We're about to adopt another dog - a beautiful, two year old Great Dane called Willow. She's been abused, badly treated, underfed and is covered in scars. We will never know the full story of her life up to this point but we can't wait to give her a safe and loving new home. We will welcome her, spoil her a bit, support her and train her; she will go where we go and, without a shadow of a doubt, she will sleep on our bed at night. She will be treated like one of the family - because that's exactly what she will be.
As "one of the family", pets embed themselves not just into your life but into your heart, so when they become unwell, it can be deeply emotional. Then the day you dread finally dawns - either they die or, sometimes even worse, you have to make the decision to euthanise. This can be utterly devastating but we somehow feel as if we're not allowed to grieve publicly because it's "just" a dog or a cat. For me, there's no "just" about it - I have felt the loss of many dogs very deeply and it never gets any easier to bid them farewell. The "human" grieving process is well documented; it comes in five stages - denial, anger, bargaining, depression & acceptance. As with human loss, this process over the loss of a beloved animal friend can not only take time but also be difficult to understand and navigate. It's not a case of "getting over it" either. If the process seems elongated or slow to pass, maybe it's worth thinking about some therapy. Why try therapy?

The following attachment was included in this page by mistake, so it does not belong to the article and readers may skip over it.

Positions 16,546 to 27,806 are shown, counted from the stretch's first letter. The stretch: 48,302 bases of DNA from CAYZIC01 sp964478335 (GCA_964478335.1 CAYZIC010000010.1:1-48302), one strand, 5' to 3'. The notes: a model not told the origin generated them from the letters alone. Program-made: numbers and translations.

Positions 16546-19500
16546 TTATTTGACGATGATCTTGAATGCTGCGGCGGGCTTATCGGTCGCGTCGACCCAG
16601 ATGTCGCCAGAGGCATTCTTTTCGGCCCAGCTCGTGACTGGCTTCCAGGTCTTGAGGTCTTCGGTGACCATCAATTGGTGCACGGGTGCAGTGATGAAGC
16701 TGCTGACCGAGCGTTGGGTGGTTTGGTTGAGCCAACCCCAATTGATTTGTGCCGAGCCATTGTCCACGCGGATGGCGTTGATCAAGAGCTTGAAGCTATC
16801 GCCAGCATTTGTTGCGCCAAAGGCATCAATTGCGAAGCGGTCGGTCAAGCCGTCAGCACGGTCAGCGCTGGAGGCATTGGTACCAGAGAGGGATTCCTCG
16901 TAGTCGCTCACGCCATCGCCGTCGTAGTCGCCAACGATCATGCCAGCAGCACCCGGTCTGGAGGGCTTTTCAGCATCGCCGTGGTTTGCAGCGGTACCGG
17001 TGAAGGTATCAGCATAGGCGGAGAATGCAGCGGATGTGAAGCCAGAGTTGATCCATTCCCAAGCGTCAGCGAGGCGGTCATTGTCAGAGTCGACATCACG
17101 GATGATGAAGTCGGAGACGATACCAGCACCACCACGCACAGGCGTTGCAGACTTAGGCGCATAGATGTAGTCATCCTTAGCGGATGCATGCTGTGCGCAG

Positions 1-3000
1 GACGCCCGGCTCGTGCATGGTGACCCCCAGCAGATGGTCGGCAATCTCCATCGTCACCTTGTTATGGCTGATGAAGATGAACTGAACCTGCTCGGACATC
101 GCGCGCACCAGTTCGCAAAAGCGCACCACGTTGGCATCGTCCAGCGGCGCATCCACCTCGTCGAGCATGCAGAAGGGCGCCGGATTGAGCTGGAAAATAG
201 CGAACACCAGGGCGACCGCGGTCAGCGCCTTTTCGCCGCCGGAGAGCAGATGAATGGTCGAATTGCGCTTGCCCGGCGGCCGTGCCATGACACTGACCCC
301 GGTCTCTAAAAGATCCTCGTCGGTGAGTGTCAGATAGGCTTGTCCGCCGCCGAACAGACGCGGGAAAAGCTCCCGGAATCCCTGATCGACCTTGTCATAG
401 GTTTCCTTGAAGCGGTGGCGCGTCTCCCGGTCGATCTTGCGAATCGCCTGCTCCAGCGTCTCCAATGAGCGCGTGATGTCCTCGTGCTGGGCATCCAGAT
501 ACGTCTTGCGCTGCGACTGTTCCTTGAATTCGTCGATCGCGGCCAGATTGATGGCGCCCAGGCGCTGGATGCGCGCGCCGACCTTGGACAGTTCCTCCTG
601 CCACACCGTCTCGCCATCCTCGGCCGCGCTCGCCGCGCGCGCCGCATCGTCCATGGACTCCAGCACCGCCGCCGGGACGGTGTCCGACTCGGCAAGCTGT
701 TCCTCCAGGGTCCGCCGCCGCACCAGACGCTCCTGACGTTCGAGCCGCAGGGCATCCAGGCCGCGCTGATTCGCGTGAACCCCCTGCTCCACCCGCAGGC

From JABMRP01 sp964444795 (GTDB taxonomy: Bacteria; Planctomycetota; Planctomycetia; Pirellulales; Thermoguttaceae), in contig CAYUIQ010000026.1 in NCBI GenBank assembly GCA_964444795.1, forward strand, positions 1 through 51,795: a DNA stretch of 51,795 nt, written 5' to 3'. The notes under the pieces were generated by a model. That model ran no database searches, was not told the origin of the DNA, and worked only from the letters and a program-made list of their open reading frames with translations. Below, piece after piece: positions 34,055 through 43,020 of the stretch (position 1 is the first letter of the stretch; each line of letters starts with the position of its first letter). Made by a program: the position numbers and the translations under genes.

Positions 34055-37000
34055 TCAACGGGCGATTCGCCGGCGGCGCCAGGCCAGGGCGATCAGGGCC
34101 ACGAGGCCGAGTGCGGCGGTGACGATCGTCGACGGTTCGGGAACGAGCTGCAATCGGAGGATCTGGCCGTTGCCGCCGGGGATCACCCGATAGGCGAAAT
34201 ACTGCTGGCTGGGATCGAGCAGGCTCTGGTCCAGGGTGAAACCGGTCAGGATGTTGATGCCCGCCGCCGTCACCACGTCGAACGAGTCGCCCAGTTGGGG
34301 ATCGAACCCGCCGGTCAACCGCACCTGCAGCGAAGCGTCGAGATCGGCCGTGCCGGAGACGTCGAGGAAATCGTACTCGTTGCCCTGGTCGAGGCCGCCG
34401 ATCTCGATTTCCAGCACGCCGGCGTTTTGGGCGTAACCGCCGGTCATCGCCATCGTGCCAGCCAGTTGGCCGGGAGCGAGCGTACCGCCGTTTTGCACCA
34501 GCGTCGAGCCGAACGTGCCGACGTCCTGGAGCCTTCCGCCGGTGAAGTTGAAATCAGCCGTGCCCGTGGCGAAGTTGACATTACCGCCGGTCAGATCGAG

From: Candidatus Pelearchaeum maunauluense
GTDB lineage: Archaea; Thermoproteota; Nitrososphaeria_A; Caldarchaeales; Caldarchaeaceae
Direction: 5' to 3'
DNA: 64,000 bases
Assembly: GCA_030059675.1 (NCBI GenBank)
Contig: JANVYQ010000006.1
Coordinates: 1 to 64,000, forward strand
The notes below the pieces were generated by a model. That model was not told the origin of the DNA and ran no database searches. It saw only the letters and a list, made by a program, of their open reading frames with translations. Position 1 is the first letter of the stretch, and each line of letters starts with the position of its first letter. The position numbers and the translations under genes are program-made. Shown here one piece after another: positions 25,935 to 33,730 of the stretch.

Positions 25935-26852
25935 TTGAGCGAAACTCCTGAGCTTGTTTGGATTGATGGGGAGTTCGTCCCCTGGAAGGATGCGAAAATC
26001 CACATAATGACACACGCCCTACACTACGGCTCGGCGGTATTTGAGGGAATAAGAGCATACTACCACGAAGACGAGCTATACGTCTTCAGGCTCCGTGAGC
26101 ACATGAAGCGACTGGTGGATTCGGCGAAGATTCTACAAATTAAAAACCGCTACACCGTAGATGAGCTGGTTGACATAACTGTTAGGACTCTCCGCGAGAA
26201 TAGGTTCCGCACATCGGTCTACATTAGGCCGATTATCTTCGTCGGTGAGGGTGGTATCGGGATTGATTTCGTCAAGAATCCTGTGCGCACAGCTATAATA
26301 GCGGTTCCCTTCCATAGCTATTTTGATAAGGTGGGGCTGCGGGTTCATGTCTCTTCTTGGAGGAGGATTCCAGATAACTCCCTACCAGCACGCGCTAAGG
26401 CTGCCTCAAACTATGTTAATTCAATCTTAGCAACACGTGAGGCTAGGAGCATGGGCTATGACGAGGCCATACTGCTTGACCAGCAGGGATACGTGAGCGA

I'm there to help you, to support you, and to provide a safe environment in which to express your thoughts and feelings. Of course, you might well feel distressed, but as a trained professional, I'm there to support you through these stages of loss. One of the many reasons that talking to a therapist works, is that I am used to the pain and grief of others and can not only safely sit with you grief, but hold and guide you through it. With the best intentions, our loved ones find our pain difficult to bear and they just want us to be ok. Without meaning to, they may be shutting us down, stopping us from moving on, with phrases like “I hate to see you so upset”, “I miss her too, you know”, or “but he died months ago!”. The therapeutic process will hear you, with acceptance and understanding - and without judgement. I will never force you talk about something you can’t talk about, until you feel you can. I won't judge you. I won’t tell you to stop crying. I won’t tell you it’s just a cat. I will hear, accept and understand you, when you say the pet was like a family member or a best friend. I will understand that you are finding it difficult to cope because I've been through it and share the sentiment fully.
Bereavement is a process, but one that we all do differently. There is no correct way to mourn loss. I am able to support you towards healing, but I won’t ask you to forget or "get over it". I fully believe in what I do and I really am here to help.
For answers to more of your questions, visit www.damiangeorge.co.uk